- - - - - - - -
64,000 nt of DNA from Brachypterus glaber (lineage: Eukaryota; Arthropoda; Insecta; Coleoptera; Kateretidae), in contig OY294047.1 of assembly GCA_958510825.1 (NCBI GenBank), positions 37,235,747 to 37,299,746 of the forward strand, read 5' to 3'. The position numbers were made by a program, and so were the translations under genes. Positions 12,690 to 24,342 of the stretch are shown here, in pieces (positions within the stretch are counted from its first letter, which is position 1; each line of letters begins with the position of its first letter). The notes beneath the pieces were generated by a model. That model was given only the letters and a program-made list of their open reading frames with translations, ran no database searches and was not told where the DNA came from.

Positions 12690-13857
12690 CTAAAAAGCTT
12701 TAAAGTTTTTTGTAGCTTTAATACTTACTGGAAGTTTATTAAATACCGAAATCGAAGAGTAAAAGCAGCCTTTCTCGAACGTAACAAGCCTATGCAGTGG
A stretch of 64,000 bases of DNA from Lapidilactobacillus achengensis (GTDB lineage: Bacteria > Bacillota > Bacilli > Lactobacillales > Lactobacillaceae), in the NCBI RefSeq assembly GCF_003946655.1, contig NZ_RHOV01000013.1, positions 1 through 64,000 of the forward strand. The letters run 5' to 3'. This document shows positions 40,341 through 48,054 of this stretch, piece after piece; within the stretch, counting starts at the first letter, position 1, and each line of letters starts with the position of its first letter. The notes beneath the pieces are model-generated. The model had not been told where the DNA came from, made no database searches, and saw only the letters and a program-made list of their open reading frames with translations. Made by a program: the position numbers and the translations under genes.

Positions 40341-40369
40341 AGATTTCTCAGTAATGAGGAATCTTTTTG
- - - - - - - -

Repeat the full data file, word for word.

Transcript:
64,000 nt of DNA from Brachypterus glaber (lineage: Eukaryota; Arthropoda; Insecta; Coleoptera; Kateretidae), in contig OY294047.1 of assembly GCA_958510825.1 (NCBI GenBank), positions 37,235,747 to 37,299,746 of the forward strand, read 5' to 3'. The position numbers were made by a program, and so were the translations under genes. Positions 12,690 to 24,342 of the stretch are shown here, in pieces (positions within the stretch are counted from its first letter, which is position 1; each line of letters begins with the position of its first letter). The notes beneath the pieces were generated by a model. That model was given only the letters and a program-made list of their open reading frames with translations, ran no database searches and was not told where the DNA came from.

Positions 12690-13857
12690 CTAAAAAGCTT
12701 TAAAGTTTTTTGTAGCTTTAATACTTACTGGAAGTTTATTAAATACCGAAATCGAAGAGTAAAAGCAGCCTTTCTCGAACGTAACAAGCCTATGCAGTGG
A stretch of 64,000 bases of DNA from Lapidilactobacillus achengensis (GTDB lineage: Bacteria > Bacillota > Bacilli > Lactobacillales > Lactobacillaceae), in the NCBI RefSeq assembly GCF_003946655.1, contig NZ_RHOV01000013.1, positions 1 through 64,000 of the forward strand. The letters run 5' to 3'. This document shows positions 40,341 through 48,054 of this stretch, piece after piece; within the stretch, counting starts at the first letter, position 1, and each line of letters starts with the position of its first letter. The notes beneath the pieces are model-generated. The model had not been told where the DNA came from, made no database searches, and saw only the letters and a program-made list of their open reading frames with translations. Made by a program: the position numbers and the translations under genes.

Positions 40341-40369
40341 AGATTTCTCAGTAATGAGGAATCTTTTTG